Growing tomatoes is one of the great pleasures of living in the south. Most years they are easy to grow and almost every house has enough sunshine and dirt to grow a bountiful crop somewhere.
Today we planted eight plants which will give us more than we will ever be able to eat.
My goal is to have ripe tomatoes by the Fourth of July which is a little bit of a challenge up on the mountain.
We've done it before, and this year we have the plants in the ground about one week early and the soil seems relatively warm which is very important in getting a good start.
Assuming we have the right amount of warmth, we have a good chance of having that first tomato sandwich before the Fourth. One of my cardinal rules for growing tomatoes is that you have to get your hands dirty and feel the dirt. In fact feeling the dirt tells you if it is too cool or too wet. We have been growing tomatoes in the same spot for many years so our dirt is in great shape. It crumbles easily and we control disease by a meticulous clean-up at the end of the season.
Originally we dug out most of the dirt and replaced it. For several years we tilled it and worked it. Now we just stick a shovel in, make a hole about the size of a large coffee cup, put in the bottom of the hole about a cup or two of very well rotted cow manure and a sprinkle of Osmocote.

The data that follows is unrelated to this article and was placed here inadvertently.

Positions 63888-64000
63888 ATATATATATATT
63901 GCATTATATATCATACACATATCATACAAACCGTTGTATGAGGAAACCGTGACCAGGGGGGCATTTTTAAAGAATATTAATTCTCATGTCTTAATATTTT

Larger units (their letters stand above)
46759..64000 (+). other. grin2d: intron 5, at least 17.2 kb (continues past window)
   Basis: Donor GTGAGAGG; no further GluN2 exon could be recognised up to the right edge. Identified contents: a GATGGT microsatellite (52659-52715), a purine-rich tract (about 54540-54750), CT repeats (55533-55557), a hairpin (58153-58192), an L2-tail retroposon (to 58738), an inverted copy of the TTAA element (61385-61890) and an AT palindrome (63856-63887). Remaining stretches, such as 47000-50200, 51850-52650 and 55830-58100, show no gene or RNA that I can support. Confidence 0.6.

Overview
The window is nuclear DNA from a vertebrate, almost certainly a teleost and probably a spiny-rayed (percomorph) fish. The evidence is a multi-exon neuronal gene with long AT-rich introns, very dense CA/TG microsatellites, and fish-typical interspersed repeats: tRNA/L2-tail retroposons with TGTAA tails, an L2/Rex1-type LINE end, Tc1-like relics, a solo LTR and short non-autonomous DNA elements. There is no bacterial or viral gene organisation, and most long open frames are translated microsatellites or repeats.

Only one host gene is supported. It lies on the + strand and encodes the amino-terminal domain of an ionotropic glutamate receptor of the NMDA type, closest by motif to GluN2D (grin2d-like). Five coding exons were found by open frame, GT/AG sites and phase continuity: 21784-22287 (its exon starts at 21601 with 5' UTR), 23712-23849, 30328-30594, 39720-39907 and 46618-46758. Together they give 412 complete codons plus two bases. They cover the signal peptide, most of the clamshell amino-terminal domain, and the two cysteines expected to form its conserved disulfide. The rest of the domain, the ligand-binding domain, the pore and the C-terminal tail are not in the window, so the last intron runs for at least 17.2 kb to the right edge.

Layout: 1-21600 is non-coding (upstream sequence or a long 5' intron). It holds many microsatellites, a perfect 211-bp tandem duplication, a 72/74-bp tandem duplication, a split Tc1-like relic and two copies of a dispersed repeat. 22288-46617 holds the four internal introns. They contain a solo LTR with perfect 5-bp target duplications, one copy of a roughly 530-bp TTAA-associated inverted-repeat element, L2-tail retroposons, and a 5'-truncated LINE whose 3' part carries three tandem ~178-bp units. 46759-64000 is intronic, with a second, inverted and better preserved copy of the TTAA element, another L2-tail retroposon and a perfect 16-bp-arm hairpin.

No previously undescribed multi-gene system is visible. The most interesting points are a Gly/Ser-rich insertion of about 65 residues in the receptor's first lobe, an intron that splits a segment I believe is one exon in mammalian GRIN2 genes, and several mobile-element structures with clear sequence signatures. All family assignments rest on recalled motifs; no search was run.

Then using my hands I mix the dirt I have taken out of the hole with the manure and fertilizer and put the tomato plant in the hole and pat the dirt around it while making a slight depression around the plant so it will be easy to water.
You do not have to make a large hole unless you have a tomato plant that is so large that you need to put it partially in a trench.
Just make certain that you really make a connection with the soil. It's good for the soul and will make you appreciate all the effort that goes into growing our food. Mixing the soil with your hands is good for the soul.
After transplanting, the plants need to be well watered immediately. After a week or so, I start using Miracle-Gro soluble tomato fertilizer a couple of times a month. As the plants get bigger we stake them, but I will record that a little later just so this is complete guide to tomatoes for my kids.
You can choose to use completely natural fertilizers if you want, we have done that many times, but find that with our well cared for soil, this compromise method works very well.